After living with major allergies and the painful eczema caused by them, I've had to make modifications to my work area (desk in a cubicle). It's imperative that I did so or else my skin would be one oozy mess all the time (see here). Skin in that type of condition can lead to serious infection... and I'm just not willing to do that. Neither should you!
Two of my employers have paid for various things to help keep me in a safe environment in which I can focus on my work and do a good job:
- glass to cover my desk (because of my propylene glycol and polyester allergies - read more about that here)
- new handles for my desk or they paint them (nickel allergy)
- vinyl coated paperclips / binder clips (nickel allergy)
Also, when there's a work function that involves food, I'm usually asked if there's anything specific I'd like to eat. My lactose intolerance and allergies to chemicals (which end up being used as food preservatives) usually make it impossible for me to eat what everybody else is eating.
I'm one of the lucky people... not everybody has had such a positive experience with allergies in the workplace.
In the past when I posted on my Facebook page about my employer covering my desk in glass, I got a couple comments from people remarking how lucky I was because their employers pretty much didn't give a flip about their allergies.
I'd like to give their employers a piece of my mind because that is NOT OK. You want people to bust their ass for you, but you won't allow them to feel comfortable while doing so? Sorry not sorry... you're an asshole. For most of us who toil away at our jobs every week, we know the reality of dedicating the bulk of our hours to the job site and with our coworkers. If those things are going to be such a huge part of our lives, allowing us to do so while being comfortable (and able to focus) is the RIGHT THING TO DO... not only on a very important moral level but on a business level! Happier people = higher production rate and all that other good stuff.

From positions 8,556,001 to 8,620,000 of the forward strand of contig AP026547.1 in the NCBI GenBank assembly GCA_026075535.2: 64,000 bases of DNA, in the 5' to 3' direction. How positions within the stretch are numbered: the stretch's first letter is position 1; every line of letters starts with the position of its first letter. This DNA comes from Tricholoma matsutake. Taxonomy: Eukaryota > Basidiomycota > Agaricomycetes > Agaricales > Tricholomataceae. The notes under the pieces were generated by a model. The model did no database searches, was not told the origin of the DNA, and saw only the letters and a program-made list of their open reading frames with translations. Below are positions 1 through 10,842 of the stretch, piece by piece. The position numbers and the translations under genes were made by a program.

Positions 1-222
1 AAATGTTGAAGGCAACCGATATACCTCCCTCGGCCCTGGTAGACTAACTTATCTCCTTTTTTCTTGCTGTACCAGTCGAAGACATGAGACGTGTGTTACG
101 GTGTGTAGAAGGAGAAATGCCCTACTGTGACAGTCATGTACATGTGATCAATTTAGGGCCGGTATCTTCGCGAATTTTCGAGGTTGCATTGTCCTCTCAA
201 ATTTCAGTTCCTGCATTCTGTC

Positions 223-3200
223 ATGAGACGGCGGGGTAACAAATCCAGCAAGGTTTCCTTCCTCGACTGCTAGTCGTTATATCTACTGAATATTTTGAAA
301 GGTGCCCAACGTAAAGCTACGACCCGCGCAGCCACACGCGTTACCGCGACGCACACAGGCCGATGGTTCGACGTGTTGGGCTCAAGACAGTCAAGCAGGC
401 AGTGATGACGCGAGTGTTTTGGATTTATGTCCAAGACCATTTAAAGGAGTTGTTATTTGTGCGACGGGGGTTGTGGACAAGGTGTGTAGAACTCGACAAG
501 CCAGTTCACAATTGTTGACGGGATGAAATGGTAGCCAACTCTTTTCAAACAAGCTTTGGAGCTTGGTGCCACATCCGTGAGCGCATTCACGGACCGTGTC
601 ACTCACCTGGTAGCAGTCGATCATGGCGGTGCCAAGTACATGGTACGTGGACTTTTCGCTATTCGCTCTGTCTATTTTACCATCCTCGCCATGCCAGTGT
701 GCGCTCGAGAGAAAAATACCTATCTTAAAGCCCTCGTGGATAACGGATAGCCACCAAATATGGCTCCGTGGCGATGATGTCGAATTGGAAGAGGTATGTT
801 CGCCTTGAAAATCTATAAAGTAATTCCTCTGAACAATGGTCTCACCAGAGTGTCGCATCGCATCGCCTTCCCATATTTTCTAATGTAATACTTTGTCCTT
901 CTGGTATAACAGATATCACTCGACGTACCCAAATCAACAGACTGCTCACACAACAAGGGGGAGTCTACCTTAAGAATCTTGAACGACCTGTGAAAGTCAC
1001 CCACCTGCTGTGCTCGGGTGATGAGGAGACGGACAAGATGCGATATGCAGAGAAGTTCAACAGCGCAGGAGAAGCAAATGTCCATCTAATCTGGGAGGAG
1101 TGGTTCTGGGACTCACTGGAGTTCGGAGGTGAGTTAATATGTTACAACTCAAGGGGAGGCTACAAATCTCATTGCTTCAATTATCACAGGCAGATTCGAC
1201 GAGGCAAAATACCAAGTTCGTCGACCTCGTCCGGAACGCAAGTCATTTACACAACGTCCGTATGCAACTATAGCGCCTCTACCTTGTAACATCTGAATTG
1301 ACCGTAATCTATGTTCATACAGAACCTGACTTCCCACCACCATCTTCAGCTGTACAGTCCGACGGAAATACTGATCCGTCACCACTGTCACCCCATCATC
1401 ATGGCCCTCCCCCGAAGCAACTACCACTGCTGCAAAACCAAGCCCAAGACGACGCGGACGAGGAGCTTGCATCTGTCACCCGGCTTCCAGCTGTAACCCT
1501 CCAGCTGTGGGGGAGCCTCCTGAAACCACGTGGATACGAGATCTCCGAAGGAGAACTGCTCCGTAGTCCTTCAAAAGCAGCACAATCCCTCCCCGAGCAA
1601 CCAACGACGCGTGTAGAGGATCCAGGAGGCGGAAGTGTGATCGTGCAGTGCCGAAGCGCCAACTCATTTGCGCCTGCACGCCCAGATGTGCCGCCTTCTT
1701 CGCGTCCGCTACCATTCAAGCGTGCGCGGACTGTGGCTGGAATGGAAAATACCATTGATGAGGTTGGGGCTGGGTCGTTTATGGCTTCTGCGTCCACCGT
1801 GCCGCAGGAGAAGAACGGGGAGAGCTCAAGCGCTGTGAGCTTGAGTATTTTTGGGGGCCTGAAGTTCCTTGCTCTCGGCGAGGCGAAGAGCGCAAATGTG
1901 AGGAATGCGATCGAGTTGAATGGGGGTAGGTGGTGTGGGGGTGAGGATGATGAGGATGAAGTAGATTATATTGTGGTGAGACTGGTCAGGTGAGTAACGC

For all of the employers who con't care about people's allergies:
Do everybody a favor and START GIVING A CRAP.
And for my fellow hard workers with severe allergies (you rock!), here's some info. The Americans with Disabilities Act will help you out when you're ready to speak with your employer or HR department about your needs. I've pulled the information below directly from the act (which you can find here) which explains what the ADA is, what qualifies as a disability and what the ADA can do for you.
An overview of the ADA:
"The landmark Americans with Disabilities Act ("ADA" or "the Act"), enacted on July 26, 1990, provides comprehensive civil rights protections to individuals with disabilities in the areas of employment, public accommodations, State and local government services, and telecommunications."
Their definition of "disability":
"The term "disability" means, with respect to an individual -
(A) A physical or mental impairment that substantially limits one or more of the major life activities of such individual;
(B) A record of such an impairment; or
(C) Being regarded as having such an impairment.
If an individual meets any one of these three tests, he or she is considered to be an individual with a disability for purposes of coverage under the Americans with Disabilities Act."
What the law requires:
"Section 35.150 requires that each service, program, or activity conducted by a public entity, when viewed in its entirety, be readily accessible to and usable by individuals with disabilities. The regulation makes clear, however, that a public entity is not required to make each of its existing facilities accessible."
And if you're like me and are severely allergic to certain things, it's not USABLE if WE CAN'T TOUCH IT. It's that simple. If you're in this same situation, it's your employer's responsibility to provide some sort of workaround for you... and they're not allowed to fire you for it either! That's also part of the act.
I thank my lucky stars for the ADA because it means that I can have a bright future when it comes to the j-o-b. My allergies and eczema won't keep me down!